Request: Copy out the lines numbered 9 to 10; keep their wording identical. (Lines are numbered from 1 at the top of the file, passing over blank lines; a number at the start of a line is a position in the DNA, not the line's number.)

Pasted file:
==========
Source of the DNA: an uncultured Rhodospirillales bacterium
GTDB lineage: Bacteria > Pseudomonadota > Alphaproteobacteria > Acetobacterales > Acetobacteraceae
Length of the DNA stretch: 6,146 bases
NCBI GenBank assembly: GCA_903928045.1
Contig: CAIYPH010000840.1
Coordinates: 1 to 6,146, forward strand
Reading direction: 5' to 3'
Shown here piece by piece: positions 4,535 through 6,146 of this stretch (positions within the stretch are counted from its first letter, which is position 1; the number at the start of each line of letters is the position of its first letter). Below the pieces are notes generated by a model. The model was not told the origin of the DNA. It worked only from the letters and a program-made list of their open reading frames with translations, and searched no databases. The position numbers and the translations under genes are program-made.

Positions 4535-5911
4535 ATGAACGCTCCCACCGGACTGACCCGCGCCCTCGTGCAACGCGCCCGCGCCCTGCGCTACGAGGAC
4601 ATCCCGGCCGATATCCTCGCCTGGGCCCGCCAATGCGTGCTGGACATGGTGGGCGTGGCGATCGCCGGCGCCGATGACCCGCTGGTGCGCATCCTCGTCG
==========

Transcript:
Positions 4535-5911
4535 ATGAACGCTCCCACCGGACTGACCCGCGCCCTCGTGCAACGCGCCCGCGCCCTGCGCTACGAGGAC